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> Don't Know How To Install Swap File, Need help installing swap file
samsin1
post Jul 10 2004, 05:41 PM
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I am installing my first version of Debian Linux on a new 80GB slave hard drive and I can't figure out how to make a swap file in the partitioning section. I finally went on without making one. Can I repartition my hard drive with cfdisk and how do I do it? It just wasn't one of the options avaiable when I was partitioning. By the way, this is my first install of Linux, so I am a very green newbie. Thanks in advance.
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hughesjr
post Jul 11 2004, 06:37 AM
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What version of Debian (stable, testing, unstable) ... what version was the installer (3.0r2, etc.)?

Is this for a workstation or server?

If you left any free space on the drive, you can create a swap partition now. Since it is an 80gb drive, I would use 1gb for swap.

Personally, I would use fdisk if it is available on your install.

do:

fdisk /dev/hda

(use a different device than /dev/hda if required ... that is for primary master)

You should be at the fdisk prompt ... now do m to see the options available ...

press p tp print the current partition table...

to create a new partition, press n ...

If you don't have any space to create partitions, you can try and resize the main partition, but I don't recommend it.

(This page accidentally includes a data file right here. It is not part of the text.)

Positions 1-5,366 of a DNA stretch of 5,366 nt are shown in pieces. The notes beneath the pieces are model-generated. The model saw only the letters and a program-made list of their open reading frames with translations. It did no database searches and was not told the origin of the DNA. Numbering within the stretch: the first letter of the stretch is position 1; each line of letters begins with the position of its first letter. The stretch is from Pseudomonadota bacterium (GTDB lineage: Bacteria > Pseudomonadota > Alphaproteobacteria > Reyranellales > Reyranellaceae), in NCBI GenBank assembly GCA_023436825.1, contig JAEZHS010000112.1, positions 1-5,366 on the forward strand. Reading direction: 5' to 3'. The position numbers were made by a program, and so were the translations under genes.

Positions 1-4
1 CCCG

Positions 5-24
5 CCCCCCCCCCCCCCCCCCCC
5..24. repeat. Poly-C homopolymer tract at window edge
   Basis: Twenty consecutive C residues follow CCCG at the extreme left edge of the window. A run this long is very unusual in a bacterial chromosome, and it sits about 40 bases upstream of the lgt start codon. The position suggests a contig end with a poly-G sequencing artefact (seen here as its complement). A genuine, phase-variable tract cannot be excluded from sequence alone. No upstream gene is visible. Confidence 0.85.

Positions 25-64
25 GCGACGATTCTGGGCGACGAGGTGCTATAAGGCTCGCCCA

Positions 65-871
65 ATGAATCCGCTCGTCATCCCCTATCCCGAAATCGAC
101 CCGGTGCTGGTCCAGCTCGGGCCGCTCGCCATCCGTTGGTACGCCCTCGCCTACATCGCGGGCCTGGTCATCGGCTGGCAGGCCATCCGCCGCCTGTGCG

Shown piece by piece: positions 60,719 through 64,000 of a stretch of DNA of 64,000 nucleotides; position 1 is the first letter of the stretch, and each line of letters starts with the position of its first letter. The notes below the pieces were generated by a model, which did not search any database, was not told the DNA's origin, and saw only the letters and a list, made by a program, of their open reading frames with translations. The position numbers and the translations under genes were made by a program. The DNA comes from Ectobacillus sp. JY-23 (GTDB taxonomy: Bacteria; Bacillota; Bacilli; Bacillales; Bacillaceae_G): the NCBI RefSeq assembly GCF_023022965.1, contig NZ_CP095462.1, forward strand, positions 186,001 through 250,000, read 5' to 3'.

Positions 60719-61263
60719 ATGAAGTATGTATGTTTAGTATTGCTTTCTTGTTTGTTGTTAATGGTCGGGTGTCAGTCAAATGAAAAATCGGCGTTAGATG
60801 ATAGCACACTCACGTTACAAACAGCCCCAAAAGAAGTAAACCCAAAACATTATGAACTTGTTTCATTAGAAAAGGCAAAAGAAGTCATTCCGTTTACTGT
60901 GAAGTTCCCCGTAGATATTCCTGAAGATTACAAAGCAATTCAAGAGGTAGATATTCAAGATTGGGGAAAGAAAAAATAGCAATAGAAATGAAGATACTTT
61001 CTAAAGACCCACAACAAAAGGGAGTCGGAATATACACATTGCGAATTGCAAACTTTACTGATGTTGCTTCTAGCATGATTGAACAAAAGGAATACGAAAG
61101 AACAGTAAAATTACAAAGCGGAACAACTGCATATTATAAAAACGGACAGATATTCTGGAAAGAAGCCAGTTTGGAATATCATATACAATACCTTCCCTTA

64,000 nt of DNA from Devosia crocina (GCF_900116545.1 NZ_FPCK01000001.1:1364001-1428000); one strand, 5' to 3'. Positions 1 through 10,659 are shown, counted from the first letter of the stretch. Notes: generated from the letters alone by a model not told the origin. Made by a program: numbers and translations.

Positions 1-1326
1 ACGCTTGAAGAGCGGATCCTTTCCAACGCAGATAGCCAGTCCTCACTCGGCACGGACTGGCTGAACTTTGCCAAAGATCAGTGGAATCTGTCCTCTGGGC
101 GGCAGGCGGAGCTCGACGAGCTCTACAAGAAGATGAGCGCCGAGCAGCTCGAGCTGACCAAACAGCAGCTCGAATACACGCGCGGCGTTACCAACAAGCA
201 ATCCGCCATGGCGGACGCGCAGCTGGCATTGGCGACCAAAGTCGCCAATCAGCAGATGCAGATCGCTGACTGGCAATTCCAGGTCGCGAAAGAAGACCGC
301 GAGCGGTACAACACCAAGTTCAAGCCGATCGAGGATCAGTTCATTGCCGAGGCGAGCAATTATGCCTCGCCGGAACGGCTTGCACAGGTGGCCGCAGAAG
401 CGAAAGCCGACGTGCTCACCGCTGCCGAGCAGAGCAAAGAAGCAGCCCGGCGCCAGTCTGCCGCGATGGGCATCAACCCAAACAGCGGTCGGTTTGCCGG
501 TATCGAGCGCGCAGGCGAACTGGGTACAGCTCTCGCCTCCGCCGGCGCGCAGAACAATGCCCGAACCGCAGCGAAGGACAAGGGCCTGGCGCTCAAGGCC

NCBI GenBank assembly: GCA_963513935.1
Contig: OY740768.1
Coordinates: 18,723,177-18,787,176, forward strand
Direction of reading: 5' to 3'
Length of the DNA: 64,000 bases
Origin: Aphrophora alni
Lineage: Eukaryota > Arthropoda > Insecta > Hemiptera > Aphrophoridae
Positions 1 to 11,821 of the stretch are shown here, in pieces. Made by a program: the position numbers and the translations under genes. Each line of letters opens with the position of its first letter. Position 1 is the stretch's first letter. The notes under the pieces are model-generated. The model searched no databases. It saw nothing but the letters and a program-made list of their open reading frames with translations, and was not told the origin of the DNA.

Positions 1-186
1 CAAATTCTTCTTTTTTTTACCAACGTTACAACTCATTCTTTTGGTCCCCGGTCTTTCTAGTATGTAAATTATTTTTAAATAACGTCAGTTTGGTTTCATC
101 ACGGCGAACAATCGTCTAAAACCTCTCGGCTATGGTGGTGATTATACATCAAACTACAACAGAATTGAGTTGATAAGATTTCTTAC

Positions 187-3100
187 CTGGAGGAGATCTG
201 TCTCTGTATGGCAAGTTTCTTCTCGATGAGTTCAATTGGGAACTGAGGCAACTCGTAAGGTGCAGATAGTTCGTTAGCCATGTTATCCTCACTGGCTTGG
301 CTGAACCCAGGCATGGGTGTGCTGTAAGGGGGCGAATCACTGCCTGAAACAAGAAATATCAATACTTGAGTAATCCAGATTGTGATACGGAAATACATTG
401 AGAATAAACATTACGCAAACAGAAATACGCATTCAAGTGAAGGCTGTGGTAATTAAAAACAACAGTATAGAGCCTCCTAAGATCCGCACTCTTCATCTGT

If you are able to create a new partition, pick the start and for end use +1G

after that, you need to print the partition table again using the p command, making sure your new partition is there.

Now we need to change the type to swap ... use the command:

t

to change a partition's system id. Enter the partition number of the new partiton you created (maybe either 2 or 3 ... it is on the printout of the partition table) then, Enter 82 for the new type.

When completed, do p again to print the partition table ... if eveything looks good (a new partition, 1 gb, type Linux Swap) we can write this new table to disk

{so far nothing has been changed, so if it is wrong, use q to quit ... and reenter fdisk and try again.}

If everything looks good, use the command w to write the partition table.

fdisk should exit ... then use the command:

fdisk -l

to verify the swap partition is written...

if it is there, you can do the command:

mkswap /dev/hda3

(make sure you use the partition that is labeled as swap ... in my example I use hda3 ... yours may be different)

now you need to edit the /etc/fstab and add a swap entry .... it will look like this (again .. I'll assume /dev/hda3 ... you use the correct partition number):

CODE
/dev/hda3       none            swap    sw              0       0


Now you should be able to issue the command:

swapon and be using the swap ...

use the command:

top

and you should see the swap info ... here is an example from my debian test system: